India to be third largest economy by 2030: S&P Global, Morgan Stanley

The beautiful and colorful skyline of Mumbai at dusk as seen from Currey Road, on February 16, 2022 in Mumbai, India.

Pratik Chorge | Hindustan Times | Getty Images

India is set to overtake Japan and Germany to become the world’s third largest economy, according to S&P Global and Morgan Stanley.

S&P’s forecast is based on the expected annual growth rate in India to be around 6.3% till 2030. Similarly, Morgan Stanley estimates that India’s GDP is expected to double from current levels by 2031.

“India has the conditions conducive to economic growth fueled by economic slowdown, investment in manufacturing, energy transition, and advanced digital infrastructure,” Morgan Stanley researchers led by Ridham Desai and Girish Acchipalia wrote in the report.

“These drivers have made it [India] the world’s third largest economy and largest market before the end of the decade.

India posted annual growth of 6.3% for the July to September period, slightly higher than the Reuters forecast of 6.2%. Prior to this, India recorded an increase of 13.5% in April to June compared to a year ago, boosted by strong domestic demand in the country’s utility sector.

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The country posted a 20.1% year-on-year increase in the three months to June 2021, according to Refinitiv data.

“These drivers have made it [India] the world’s third largest economy and largest market before the end of the decade.

S&P’s outlook depends on continued Indian trade and investment liberalization, labor market reforms, and investment in India’s infrastructure and public sector.

“This is a reasonable expectation from India, which has a lot of ‘touch’ in terms of economic growth and personal income,” Dhiraj Nim, an economist at Australia and New Zealand Banking Group Research, told CNBC.

Some of the changes mentioned have already been implemented, said Nim, showing the government’s commitment to invest more in the country’s annual budget.

Being an export driven capital

The Indian government is clearly looking to become a foreign investment and energy hub, and their main vehicle for doing so is through the Production Linked Incentive Scheme to boost manufacturing and exports, according to S&P analysts.

The so-called PLIS, which was launched in 2020, offers incentives to both domestic and foreign investors such as tax deductions and licensing, among other incentives.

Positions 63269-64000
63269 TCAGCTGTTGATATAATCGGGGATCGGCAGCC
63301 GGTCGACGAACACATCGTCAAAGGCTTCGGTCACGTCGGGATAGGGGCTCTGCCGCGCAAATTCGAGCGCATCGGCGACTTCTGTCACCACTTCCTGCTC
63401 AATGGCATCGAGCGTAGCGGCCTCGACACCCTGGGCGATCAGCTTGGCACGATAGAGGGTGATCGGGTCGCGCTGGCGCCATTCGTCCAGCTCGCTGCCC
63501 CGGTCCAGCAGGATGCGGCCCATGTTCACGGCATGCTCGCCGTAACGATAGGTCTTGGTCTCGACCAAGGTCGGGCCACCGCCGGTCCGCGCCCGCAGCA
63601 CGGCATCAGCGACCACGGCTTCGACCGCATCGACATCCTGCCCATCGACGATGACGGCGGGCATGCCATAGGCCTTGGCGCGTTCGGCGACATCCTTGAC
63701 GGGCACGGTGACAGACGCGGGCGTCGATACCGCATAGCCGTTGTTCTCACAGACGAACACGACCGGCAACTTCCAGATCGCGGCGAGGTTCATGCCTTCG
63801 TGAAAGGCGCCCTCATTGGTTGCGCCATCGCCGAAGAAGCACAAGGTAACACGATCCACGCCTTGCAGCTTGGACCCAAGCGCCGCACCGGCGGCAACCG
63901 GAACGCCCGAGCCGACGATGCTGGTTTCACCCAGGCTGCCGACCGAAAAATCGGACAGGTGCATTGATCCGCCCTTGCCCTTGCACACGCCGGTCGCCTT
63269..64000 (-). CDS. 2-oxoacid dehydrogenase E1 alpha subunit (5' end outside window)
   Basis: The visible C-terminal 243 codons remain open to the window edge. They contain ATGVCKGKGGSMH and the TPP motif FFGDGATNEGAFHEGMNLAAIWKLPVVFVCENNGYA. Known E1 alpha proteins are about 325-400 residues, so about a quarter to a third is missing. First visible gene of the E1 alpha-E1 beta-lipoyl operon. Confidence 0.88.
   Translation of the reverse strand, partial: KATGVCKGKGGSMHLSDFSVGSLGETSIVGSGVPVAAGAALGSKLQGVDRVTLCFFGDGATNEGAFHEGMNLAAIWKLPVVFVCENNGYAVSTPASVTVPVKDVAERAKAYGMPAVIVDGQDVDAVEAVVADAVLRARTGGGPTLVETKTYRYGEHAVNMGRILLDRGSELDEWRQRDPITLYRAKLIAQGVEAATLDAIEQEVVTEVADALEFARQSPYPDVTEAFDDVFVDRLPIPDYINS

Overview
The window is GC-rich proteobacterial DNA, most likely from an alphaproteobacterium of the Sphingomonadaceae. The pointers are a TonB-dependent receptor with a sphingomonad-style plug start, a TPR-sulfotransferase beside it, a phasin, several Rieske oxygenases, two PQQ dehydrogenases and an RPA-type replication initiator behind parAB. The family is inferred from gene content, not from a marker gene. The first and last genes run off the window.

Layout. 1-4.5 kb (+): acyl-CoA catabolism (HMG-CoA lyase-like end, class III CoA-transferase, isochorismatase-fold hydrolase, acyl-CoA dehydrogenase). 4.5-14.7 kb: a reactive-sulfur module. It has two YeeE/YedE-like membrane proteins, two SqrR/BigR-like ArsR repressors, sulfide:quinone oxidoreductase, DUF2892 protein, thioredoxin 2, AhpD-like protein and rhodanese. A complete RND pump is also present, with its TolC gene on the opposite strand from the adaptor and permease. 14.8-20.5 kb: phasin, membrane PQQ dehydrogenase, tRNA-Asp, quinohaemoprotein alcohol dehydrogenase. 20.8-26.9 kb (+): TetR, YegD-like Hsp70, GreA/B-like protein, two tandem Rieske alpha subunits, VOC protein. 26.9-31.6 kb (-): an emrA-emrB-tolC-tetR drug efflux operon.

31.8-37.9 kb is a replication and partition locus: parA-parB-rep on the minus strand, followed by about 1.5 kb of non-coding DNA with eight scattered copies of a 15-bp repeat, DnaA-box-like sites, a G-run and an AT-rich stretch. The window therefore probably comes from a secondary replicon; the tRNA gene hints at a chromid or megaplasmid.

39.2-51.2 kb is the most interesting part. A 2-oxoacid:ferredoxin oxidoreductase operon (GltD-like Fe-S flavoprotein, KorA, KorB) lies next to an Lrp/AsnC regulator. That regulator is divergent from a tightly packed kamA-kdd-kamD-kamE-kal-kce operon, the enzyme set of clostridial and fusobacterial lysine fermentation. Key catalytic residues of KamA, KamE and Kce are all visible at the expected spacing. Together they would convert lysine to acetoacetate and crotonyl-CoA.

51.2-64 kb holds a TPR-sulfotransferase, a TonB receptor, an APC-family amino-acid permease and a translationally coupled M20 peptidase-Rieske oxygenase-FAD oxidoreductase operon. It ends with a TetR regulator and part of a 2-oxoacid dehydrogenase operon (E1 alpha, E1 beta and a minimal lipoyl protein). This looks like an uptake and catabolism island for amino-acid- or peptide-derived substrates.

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“It is likely that the government is maintaining PLIS as a tool to help India’s economy become more export-led and more connected to global supply chains,” S&P analysts wrote.

Workers repair metal at a cooking stove factory of GHG Reduction Technologies Pvt in Nashik, Maharashtra, India, Sunday, Nov. 13, 2022.

Dhiraj Singh Bloomberg | Getty Images

Similarly, Morgan Stanley estimates that India’s share of GDP “will rise from 15.6% of GDP at present to 21% by 2031” – which means that manufacturing costs could triple from the current $447 billion to about $1,490 billion, according to what they are doing. at the bank.

“Many people are more optimistic than ever about investing in India…

“The quality of India [include] more low-cost jobs, lower production costs, greater financial openness, more business-friendly policies and a growing consumer appetite,” said Sumedha Dasgupta, senior analyst at the Economist Intelligence Unit.

This makes India an attractive choice for setting up a manufacturing hub towards the end of the decade, he said.

Terrible

The pressing factors that could challenge Morgan Stanley’s forecast include a prolonged global recession, as India is a highly trade-dependent country with about 20% of its output being exports.

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Other risks cited by the US bank include skilled workers, political activity and the risk of voting in a “weak government.”

A global slowdown could weaken India’s export business, India’s finance ministry said last Thursday.

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Although India’s GDP as a whole is already above pre-Covid levels, growth going forward will be “very weak” compared to previous quarters, said Sonal Varma, chief economist at Nomura.

“Real GDP is now 8% above pre-Covid in terms of growth… it will be a cyclical slowdown ahead.

Similarly, Mr. Nim said that more importance should be given to human capital through education and health.

“This is very important in the post-pandemic economy where the massive collapse of non-governmental organizations has led to an increase in economic and financial inequality,” he said, adding that the decline in the number of people involved in the workforce, especially among women, had an impact.

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